As a mother of four, attending Sat Nam Fest for the first time this year, I was so happy to take a time out and drop in to interview our Children’s Camp Director, Jai Fuller. Jai is returning this year as the Director with some really amazing insights and gusto for this year’s Children’s Camp at Sat Nam Fest.
SNF: What’s your background and connection to Sat Nam Fest?
Jai: My best friend and I grew up together in an ashram in Virginia, and she (and her brother/friends) used to help manage the Sat Nam Festivals in the very beginning. The first festival had a baby sitting option, but not necessarily a program. By the second/third festival she recruited me. I was reluctant at the time because all the work I did previously with kids was in an established structured program or camp. So I was anxious about the festival scene–a lot of kids you don’t know, the kids coming-and-going, and needing to figure out how do you hold a space and give them real content and an experience when it has the messiness of the festival life. That piece was daunting and a new challenge, but I loved it! The challenge was there, but it was so rewarding. These were my people! Children that loved and wanted to do yoga. They were enthusiastic and familiar with the chants. It was awesome to teach in this scene, and I was pretty much hooked! I did it for many years, until I had my second child; but now I’m coming back and couldn’t be more excited.
SNF: What is it important to you?
Jai: My work with kids in general is important to me because they’re so sponge-like and absorb everything easily–so my impact and affect has a ripple effect that impacts them when they’re older in such a big way. To be able to do that and spread that is awesome! The Sat Nam Festival is so awesome because I love what they do, what they stand for, and the fact that they are bringing and spreading these teachings is exactly what the world needs right now.
SNF: What’s your experience working with children in general, outside of Sat Nam Fest?
Jai: I was born into the Sikh ashram lifestyle. My mom decided that instead of sending us to daycare she wanted to work with us and worked at our Montessori style school at the ashram. That was the beginning of her now 40+ year career of childcare. When we moved to an ashram in Massachusetts she opened up her own thriving daycare. So for me, I have always been surrounded by kids and would always pretend to be a teacher.
My passions in life were dancing Ballet and later West African dancing, and now I teach dance to kids! It was healing for me to teach, and the rhythmic work with the drums is great right-left brain healing for kids too.
Everything I loved growing up (sports, swimming, gymnastics, etc.), I somehow organically have been able to teach it back to kids. I run a summer camp with my sister: we get to teach kids to swim, do daily yoga, horseback riding, and more… It’s super fun! My other passion is to get kids to perform, and we’ll get to do that at the Sat Nam Festival. They feel empowered and shine! Their pure spirit is so contagious.
Jai: Definitely this year’s children’s program theme of UNITY!
And my team is exciting this year! I have a ton of enthusiastic people on the team to work with the kids, so I’m excited to meet and work with them. I’m working with a couple that will have a workshop creating instruments from recycled materials that I haven’t done before and I’m looking forward to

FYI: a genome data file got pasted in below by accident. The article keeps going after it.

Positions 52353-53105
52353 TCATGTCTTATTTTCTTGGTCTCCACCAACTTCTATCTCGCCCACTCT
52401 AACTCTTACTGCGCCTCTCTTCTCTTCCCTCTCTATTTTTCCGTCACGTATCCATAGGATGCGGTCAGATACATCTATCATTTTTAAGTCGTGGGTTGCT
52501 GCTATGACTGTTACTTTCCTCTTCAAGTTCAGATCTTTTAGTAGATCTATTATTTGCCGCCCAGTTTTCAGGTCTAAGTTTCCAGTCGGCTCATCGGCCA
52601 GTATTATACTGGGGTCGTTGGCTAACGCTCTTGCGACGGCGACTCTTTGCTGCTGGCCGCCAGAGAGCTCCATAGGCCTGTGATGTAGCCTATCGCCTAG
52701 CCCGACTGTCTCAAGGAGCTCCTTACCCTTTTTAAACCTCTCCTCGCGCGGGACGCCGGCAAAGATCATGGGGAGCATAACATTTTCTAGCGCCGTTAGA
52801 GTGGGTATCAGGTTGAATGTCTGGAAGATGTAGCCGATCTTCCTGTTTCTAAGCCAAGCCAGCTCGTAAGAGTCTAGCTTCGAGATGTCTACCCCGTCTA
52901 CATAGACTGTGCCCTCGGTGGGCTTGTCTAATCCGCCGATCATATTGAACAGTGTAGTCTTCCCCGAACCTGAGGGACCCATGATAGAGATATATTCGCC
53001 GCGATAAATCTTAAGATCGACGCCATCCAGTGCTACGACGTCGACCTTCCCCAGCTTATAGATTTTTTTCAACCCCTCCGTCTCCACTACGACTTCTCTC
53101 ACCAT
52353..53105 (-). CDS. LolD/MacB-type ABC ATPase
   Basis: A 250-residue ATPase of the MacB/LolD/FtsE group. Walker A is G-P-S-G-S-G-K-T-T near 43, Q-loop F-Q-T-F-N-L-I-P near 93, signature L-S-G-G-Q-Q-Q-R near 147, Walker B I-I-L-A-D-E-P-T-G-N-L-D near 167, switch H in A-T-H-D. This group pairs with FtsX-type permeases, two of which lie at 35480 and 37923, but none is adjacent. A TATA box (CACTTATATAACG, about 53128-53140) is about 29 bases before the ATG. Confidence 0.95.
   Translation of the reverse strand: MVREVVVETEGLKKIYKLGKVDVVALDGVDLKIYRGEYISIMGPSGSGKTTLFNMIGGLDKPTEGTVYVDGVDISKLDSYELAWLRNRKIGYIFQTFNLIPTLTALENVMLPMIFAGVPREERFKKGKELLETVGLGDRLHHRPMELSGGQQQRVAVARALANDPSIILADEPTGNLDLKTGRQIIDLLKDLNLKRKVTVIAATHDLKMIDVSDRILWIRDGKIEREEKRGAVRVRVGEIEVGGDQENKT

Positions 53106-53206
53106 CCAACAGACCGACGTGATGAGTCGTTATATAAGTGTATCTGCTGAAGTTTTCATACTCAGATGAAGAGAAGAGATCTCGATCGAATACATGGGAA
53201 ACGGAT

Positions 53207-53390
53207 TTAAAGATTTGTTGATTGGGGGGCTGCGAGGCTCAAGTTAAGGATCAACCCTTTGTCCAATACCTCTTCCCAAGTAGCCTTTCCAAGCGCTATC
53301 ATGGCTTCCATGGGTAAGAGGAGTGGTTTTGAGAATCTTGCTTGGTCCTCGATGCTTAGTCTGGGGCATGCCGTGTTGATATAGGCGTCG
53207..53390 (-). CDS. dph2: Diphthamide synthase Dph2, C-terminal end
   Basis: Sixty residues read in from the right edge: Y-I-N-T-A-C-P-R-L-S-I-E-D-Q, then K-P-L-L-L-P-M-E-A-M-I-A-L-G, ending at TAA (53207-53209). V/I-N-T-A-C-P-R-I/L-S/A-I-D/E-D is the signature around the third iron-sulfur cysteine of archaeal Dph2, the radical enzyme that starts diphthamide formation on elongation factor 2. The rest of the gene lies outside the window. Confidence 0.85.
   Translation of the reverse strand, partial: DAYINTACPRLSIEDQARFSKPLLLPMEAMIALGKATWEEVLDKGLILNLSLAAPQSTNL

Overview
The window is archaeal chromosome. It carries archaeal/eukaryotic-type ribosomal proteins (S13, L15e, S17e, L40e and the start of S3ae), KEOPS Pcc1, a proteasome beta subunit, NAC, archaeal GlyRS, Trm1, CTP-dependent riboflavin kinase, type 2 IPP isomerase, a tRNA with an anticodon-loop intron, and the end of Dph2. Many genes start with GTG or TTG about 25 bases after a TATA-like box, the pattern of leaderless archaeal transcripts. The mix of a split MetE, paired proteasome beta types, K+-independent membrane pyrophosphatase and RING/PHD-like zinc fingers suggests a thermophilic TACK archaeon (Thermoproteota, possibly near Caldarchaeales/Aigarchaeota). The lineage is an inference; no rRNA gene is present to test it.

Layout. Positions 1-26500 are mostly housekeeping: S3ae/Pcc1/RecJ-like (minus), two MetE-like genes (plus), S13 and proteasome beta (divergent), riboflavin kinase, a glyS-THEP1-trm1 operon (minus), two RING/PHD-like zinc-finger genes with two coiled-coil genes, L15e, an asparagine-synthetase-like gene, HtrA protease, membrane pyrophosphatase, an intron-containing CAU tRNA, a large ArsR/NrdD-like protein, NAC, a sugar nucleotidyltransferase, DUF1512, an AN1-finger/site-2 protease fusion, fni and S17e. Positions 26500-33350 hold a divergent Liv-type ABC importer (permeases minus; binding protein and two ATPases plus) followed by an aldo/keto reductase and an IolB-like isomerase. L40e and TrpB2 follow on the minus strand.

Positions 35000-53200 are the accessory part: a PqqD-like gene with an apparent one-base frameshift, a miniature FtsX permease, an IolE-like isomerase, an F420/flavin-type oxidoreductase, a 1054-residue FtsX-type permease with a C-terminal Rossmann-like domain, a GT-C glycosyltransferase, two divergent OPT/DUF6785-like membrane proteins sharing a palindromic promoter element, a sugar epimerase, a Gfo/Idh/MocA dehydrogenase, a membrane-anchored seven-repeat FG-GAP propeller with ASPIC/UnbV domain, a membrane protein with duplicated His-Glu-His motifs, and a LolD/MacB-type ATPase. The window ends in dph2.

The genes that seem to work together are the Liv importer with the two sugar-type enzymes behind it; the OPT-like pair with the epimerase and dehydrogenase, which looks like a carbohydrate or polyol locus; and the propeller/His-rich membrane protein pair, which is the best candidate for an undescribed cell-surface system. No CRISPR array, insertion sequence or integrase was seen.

It’s also the first time I’m bringing in many artists and musicians of the festival, so we will have many fun workshops and opportunities.
SNF: Tell us more about this years UNITY theme and the vision behind it?
Jai: This years theme of UNITY comes from what I feel is going on in the world, and the medicine and healing the planet needs right now. Also from my love from the One Creator song from Krishna Kaur. It’s what I teach my kids at my summer camp every year. We haven’t done it at the festival before, so I’m excited to have the theme of UNITY. With this theme, I’m really excited to see what we uncover in the sharing circle with the kids. It’s amazing what they say– they’re so wise!
SNF: As a mom raising kids, it can be so challenging to have a daily practice. What does your own sadhana consist of with your 2 year old and 10 year old little ones?
Jai: I don’t always get to practice every day and it’s not as consistent as it used to be because it’s tricky with a young child. I try to decide what I really need. So I’ll do 3 exercises, a wake-up series and a meditation for 40 days. But the timing of when I do it changes day-to-day. The real yoga is being a parent and being in relationship, so there is no reason to beat yourself up about when you can or can’t do it.
Jai: It is definitely the Kirtan Kriya. We’ve been doing it since my daughter was born. We light a candle and do it for 5 minutes. In part, it’s what we need as a family– the balance of it. For kids in general, being able to move your fingers and the movement makes it better for them to rock out on!
SNF: What’s something that you want everyone to know about Sat Nam Festival?
Jai: Know that Children’s Camp is a real program experience for the kids– it’s not childcare. It’s a mini-festival for them! The first day the kids are shy and do not want to leave their parents, but then by lunch they don’t want to leave camp!
What better way to make Sat Nam Fest a family affair than by giving your children their own festival experience? You can sign your own radiant children up for this year’s Children’s Program by purchasing tickets here. This is sure to be an opportunity for our little ones of the world to open their hearts and really become ambassadors of UNITY for us all. What better way to make Sat Nam Fest a family affair than by giving your children their own festival experience!
“Give them the true identity of themselves and you will have angels on the Earth.”
-Yogi Bhajan, 8/5-6, 1975